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Advancing Sex Workers’ Rights to Social Protection - CSW63 Side Event
14 Mar 2019 -  The session focuses on delineating some of the key social protection issues for sex workers from the perspectives of governments, women’s rights movements and sex worker activists from the Global North and Global South.
The session will explore what social protection would mean for a sex worker, and/or what it does mean where it exists. The larger framework of the side event would be on delineating urgent social protection issues for sex workers combined with a focused discussion on decriminalisation and trafficking. In the line with the theme for CSW63, the panel will explore what social protection would mean for a sex worker. Not recognising sex work as work does not end demand. Rather, it makes a sex worker further more susceptible to violence by clients, partners, pimps, brothel owners and the police. Sex workers need to be considered as informal sector workers, and their labour rights, including ensuring minimum wages, right to highest standard of health and social benefits guaranteed. The panel will further explore how decriminalising sex work can (and does) strengthen anti trafficking efforts. Sex worker groups affirm that force and coercion (trafficking) is illegal, and that no one should be forced into sex work. However, the rights and entitlements of consenting adults who enter into sex work on their own volition should be recognised and not confused with the rights and needs of people who are forced into sex work (or any other form of labor). In addition, comprehensive mechanisms that sex worker groups have themselves adopted to ensure that persons who are either underage and/ or have been brought into the fold of sex work against their will, have a dignified way out needs to be recognised and adopted on a larger scale. These are some of the areas the panel will address and explore as a social protection issue. The diverse panel provides a unique opportunity to addressing this issue from a government perspective, women’s rights movement perspective, and the perspective of sex worker’s rights activist, from both the Global North as well as the Global South.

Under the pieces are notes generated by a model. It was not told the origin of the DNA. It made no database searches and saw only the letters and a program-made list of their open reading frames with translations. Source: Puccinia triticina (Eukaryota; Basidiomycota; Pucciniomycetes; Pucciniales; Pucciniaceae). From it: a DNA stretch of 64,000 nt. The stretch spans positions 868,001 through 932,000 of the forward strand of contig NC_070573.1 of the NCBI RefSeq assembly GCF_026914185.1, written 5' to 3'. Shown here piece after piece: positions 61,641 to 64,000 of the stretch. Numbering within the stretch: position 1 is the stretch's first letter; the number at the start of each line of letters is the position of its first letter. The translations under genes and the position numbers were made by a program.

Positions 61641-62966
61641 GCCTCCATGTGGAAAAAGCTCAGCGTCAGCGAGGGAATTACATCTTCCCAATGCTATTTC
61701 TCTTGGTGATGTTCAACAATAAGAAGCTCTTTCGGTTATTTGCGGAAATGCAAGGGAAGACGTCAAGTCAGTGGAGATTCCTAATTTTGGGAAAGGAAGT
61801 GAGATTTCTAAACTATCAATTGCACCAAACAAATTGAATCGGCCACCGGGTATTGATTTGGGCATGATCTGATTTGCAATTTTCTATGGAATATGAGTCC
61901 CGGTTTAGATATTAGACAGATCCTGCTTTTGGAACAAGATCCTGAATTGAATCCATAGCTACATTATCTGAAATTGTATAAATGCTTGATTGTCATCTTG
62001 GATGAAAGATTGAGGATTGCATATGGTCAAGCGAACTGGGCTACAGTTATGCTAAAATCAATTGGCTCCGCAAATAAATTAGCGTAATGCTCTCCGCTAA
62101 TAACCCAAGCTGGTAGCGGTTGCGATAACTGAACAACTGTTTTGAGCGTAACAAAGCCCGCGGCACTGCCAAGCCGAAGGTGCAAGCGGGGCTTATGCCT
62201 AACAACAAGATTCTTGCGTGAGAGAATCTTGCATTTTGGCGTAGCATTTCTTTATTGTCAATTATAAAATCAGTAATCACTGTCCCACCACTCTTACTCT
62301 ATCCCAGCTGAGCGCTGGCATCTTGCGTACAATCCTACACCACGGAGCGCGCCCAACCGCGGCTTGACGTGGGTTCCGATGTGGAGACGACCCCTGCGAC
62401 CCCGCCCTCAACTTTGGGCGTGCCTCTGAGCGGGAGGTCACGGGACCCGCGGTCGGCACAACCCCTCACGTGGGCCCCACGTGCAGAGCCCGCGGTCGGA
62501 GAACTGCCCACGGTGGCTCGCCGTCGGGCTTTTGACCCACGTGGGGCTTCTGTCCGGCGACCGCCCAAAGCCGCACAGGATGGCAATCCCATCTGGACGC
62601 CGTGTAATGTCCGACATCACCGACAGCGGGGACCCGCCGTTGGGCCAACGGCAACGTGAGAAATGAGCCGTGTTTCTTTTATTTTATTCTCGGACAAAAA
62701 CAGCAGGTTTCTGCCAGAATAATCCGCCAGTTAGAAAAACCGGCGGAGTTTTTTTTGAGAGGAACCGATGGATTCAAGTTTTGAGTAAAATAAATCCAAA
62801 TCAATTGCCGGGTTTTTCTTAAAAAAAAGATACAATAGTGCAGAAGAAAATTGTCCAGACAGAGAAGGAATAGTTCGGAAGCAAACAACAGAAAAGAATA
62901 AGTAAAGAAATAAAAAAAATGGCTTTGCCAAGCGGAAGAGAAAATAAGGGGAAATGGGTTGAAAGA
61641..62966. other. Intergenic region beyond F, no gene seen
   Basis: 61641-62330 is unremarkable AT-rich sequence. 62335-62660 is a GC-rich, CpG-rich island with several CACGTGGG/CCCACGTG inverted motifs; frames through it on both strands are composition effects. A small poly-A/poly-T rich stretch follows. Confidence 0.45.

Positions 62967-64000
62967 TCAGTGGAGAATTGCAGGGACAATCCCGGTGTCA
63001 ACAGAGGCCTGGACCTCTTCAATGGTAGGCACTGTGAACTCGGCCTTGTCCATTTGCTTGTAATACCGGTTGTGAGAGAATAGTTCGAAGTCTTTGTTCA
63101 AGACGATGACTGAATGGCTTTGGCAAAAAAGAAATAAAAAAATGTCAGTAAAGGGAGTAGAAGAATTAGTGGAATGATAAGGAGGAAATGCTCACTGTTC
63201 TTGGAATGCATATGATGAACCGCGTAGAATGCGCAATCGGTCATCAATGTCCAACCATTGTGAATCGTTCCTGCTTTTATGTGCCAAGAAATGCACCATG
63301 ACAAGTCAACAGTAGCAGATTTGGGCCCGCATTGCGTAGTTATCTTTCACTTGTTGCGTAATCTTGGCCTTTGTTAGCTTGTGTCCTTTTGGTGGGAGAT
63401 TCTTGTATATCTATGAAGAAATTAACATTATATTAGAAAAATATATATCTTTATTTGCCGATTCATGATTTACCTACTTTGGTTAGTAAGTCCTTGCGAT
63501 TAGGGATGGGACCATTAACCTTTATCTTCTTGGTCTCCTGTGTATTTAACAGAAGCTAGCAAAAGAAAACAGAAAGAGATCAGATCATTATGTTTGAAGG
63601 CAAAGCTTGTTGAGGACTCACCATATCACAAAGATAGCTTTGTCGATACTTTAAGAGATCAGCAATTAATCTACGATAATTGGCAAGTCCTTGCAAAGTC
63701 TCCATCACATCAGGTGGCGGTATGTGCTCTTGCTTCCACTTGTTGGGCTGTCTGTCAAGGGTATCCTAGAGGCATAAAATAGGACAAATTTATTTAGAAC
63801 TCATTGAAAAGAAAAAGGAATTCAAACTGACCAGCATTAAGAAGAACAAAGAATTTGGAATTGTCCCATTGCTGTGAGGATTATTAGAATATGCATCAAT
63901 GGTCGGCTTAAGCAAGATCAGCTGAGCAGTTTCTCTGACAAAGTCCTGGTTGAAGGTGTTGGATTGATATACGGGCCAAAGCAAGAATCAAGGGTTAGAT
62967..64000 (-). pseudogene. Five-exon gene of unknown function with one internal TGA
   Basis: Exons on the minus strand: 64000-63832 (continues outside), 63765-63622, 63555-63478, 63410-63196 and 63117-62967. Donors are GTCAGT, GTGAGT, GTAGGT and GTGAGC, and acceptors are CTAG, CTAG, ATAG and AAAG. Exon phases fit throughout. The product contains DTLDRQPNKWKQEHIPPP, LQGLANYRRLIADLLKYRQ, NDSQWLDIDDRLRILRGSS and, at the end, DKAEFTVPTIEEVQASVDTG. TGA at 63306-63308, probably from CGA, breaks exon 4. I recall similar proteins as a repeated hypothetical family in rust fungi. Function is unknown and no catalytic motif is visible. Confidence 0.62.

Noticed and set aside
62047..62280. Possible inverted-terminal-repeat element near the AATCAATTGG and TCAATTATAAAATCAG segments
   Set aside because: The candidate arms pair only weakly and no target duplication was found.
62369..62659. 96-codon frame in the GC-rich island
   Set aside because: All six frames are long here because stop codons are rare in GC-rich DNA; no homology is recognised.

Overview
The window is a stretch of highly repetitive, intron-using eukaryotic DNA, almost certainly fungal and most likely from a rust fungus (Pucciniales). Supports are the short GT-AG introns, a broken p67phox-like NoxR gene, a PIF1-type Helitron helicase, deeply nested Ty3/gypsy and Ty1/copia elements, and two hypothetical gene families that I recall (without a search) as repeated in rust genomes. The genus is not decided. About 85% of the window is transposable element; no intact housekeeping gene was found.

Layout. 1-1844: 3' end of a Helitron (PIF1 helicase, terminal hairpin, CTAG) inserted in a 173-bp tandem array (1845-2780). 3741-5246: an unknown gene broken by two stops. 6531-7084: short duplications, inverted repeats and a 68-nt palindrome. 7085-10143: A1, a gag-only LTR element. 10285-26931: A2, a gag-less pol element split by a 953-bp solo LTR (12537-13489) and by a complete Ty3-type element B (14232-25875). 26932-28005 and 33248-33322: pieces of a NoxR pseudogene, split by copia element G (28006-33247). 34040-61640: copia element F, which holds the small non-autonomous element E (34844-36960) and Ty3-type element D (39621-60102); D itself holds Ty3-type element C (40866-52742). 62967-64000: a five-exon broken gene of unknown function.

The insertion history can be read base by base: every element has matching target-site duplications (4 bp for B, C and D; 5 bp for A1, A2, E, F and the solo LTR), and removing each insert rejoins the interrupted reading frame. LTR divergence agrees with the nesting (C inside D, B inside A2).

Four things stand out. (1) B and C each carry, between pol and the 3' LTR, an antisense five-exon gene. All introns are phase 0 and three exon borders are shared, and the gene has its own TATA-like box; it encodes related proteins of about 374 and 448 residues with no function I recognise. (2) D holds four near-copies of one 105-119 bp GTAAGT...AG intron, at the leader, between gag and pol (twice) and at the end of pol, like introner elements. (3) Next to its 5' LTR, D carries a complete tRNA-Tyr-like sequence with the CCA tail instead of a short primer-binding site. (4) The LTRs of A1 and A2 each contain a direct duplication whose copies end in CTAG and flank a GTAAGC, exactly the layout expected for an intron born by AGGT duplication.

The session is co-organized by The Count Me In (CMI)!1 – a consortium comprised of women’s rights funders, NGOs and networks from both the Global South and North – and the Kingdom of the Netherlands.
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